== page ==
line of best fit.

70

Measuring Betas

General Motors

R2 = .07

B = 0.72

line of best fit.

71

Measuring Betas

General Motors

GM return (%)

Price data: Dec 97 - Apr 04

R2 = .29

B = 1.21

line of best fit.

72

Estimated Betas

73

Beta Stability

% IN SAME % WITHIN ONE

RISK CLASS 5 CLASS 5

CLASS YEARS LATER YEARS LATER

10 (High betas) 35 69

9 18 54

8 16 45

7 13 41

6 14 39

5 14 42

4 13 40

3 16 45

2 21 61

1 (Low betas) 40 62

74

Using an Industry Beta

a firms beta by involving the whole industry.

If you believe that the operations of the firm are

similar to the operations of the rest of the industry,

you should use the industry beta.

If you believe that the operations of the firm are

fundamentally different from the operations of the

rest of the industry, you should use the firms beta.

75

Problems with Industry Beta

comparable to other industry both in its

operation and its financing.

Question: Consider Grand Sport, Inc., which is currently all-

equity and has a beta of 0.90. The firm has decided to lever up

to a capital structure of 50% debt and 50% equity. Since the

firm will remain in the same industry, its asset beta should

remain 0.90.

Assuming a zero beta for its debt, what should the equity beta

be?

76

Beware of Fudge Factors

discount rate to offset worries.

Example:

1) A new drug wont get FDA approval and wont

be able to go on the market.

2) Unexpected weather condition would hurt the

crop.

77

Determinants of Beta

Business Risk

Cyclicality of Revenues

Operating Leverage

Financial Risk

Financial Leverage

78

Cyclicality of Revenues

Empirical evidence suggests that retailers

and automotive firms fluctuate with the

business cycle.

Transportation firms and utilities are less

dependent upon the business cycle.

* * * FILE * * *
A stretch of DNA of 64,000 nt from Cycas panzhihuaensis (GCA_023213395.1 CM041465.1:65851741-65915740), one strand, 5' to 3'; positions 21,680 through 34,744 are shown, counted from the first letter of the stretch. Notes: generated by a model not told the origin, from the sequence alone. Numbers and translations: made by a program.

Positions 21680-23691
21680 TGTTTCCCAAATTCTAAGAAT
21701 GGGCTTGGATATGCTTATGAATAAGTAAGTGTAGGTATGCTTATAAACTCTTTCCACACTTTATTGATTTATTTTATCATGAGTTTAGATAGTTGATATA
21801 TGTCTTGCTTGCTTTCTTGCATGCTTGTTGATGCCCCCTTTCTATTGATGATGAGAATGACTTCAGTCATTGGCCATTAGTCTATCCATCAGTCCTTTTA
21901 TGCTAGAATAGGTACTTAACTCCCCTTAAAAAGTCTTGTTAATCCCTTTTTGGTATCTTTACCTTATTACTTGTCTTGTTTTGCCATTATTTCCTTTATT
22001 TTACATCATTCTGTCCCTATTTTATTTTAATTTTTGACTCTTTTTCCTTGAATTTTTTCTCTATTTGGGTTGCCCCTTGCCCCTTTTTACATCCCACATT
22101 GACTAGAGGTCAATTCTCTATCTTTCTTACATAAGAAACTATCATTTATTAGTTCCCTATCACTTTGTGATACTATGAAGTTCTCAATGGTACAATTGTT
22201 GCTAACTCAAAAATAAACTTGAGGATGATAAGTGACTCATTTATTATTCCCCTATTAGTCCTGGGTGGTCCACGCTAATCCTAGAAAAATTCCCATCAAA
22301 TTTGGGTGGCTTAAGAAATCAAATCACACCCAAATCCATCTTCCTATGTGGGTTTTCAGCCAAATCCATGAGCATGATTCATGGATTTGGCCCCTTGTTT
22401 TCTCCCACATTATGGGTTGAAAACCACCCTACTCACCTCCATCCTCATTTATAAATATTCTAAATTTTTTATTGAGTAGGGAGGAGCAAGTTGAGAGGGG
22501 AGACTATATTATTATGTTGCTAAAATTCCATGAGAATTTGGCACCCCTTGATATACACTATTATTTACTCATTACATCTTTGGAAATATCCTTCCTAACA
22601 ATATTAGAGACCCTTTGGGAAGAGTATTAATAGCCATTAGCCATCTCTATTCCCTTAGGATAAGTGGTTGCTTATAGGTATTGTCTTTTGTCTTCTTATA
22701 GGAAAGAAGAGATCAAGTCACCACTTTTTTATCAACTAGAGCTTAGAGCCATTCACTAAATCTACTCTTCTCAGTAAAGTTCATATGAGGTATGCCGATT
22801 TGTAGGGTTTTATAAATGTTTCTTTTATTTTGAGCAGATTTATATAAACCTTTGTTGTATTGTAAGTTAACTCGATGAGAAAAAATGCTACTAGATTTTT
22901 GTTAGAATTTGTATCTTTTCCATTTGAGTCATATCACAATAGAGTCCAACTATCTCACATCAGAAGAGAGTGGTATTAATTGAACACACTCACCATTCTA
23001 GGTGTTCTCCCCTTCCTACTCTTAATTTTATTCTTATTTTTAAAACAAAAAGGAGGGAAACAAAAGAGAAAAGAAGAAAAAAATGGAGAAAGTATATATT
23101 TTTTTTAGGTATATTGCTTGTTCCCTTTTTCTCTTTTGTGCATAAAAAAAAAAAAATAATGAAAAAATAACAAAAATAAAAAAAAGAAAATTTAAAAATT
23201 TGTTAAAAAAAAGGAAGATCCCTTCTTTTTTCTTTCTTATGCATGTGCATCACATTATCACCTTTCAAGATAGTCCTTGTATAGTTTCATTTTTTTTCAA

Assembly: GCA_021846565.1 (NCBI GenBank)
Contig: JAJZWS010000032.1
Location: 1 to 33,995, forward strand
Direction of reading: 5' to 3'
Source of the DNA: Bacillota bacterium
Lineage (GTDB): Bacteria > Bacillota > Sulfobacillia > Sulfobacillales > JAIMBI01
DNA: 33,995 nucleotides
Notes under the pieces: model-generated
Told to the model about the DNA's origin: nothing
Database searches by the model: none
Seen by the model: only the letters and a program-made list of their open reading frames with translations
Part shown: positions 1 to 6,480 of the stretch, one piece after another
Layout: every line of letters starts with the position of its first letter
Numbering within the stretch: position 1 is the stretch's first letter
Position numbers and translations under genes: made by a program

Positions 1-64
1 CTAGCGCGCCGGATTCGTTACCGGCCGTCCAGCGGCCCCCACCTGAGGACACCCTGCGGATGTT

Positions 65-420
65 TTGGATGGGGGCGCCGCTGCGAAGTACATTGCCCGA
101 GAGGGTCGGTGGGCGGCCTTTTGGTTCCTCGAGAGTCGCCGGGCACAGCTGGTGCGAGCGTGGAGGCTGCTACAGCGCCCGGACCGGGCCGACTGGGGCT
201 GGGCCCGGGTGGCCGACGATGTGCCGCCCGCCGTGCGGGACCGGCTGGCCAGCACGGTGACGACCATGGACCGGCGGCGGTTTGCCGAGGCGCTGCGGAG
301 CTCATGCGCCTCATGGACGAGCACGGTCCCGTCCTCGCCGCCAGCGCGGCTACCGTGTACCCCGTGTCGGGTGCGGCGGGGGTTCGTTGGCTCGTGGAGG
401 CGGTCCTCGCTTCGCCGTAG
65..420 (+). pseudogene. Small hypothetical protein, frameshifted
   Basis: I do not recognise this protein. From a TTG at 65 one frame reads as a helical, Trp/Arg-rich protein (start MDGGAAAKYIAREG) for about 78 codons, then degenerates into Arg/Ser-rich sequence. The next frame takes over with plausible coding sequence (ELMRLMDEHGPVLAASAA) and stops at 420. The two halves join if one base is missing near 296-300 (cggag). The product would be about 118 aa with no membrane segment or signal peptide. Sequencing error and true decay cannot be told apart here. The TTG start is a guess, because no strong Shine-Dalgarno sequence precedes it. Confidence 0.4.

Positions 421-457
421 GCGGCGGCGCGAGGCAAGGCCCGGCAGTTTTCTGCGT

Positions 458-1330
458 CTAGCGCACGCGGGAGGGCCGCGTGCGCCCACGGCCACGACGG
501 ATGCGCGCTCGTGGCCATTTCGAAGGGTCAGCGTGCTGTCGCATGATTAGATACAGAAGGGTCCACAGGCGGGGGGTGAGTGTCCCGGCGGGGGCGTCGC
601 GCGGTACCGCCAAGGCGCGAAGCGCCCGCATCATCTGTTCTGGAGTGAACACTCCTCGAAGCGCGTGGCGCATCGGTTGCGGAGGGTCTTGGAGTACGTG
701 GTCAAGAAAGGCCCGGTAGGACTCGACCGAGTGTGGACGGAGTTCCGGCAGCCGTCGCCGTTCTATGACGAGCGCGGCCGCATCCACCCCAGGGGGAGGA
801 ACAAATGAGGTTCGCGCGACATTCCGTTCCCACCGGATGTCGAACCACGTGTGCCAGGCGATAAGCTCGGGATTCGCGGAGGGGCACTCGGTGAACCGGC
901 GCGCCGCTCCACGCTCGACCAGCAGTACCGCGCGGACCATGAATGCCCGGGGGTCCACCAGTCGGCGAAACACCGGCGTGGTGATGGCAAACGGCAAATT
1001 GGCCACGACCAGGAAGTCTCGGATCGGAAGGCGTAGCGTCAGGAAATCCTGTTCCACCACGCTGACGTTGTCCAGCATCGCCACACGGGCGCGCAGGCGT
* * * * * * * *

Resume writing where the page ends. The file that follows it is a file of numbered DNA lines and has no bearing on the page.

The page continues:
79

Operating Leverage

sensitive a firm (or project) is to its fixed costs.

Operating leverage increases as fixed costs rise and

variable costs fall.

Operating leverage magnifies the effect of cyclicality on

beta.

The degree of operating leverage is given by:

DOL

EBIT Change in Sales

80

Operating Leverage

EBIT

Total

$ costs

Fixed costs

Volume

Fixed costs

Volume

and variable costs fall.

81

Chapter 9: Q5

risk of two well-known Canadian Stocks

STD R^2 Beta STD Beta

a. What proportion was market risk, and what proportion unique risk?

b. What is the variance of market and unique variance of each stock?

c. What is the confidence level of the Incos beta?

d. What is expected return of Alcn if Rf=5% and market return=12%?

e. Suppose next year the market provides a zero return. What return to 82

you expect for each stock?

Chapter 9: Q9

You run a perpetual encabulator machine, which

generates revenues averaging $20 million per year.

Raw material costs are 50 percent of revenues.

These costs are variable they are always

proportional to revenues. There are no other

operating costs. The cost of capital is 9 percent.

Your firms long-term borrowing rate is 6 percent.

Now you are approached by Studebaker Capital

Corp., which proposes a fixed-price contract to

supply raw materials at $10 million per year for 10

years.

a. What happens to the operating leverage and

business risk of the encabulator machine if you

agree to this fixed-price contact?

b. Calculate the present value of the encabulator

machine with and without the fixed-price contract?

83

Chapter 9 (part 2)

Capital Budgeting and Risk

Ct CEQt

PV

(1 r ) t

(1 rf ) t

84

Risk,DCF and CEQ

Example

Project A is expected to produce CF = $100 mil

for each of three years. Given a risk free rate of

6%, a market premium of 8%, and beta of .75,

what is the PV of the project?

85

Risk,DCF and CEQ

Example

Project A is expected to produce CF = $100 mil for each of three

years. Given a risk free rate of 6%, a market premium of 8%, and

beta of .75, what is the PV of the project?

Project A

Year Cash Flow PV @ 12%

1 100 89.3

2 100 79.7

r rf B ( rm rf )

6 .75(8) 3 100 71.2

12% Total PV 240.2

86

Risk,DCF and CEQ

Example

Project B cash flow is 94.6, 89.6, 84.8 in year 1-3 respectively.

However, these cash flows are RISK FREE. What is Projects B

PV?

Project B

Project A Year Cash Flow PV @ 6%

Year Cash Flow PV @ 12%

1 94.6 89.3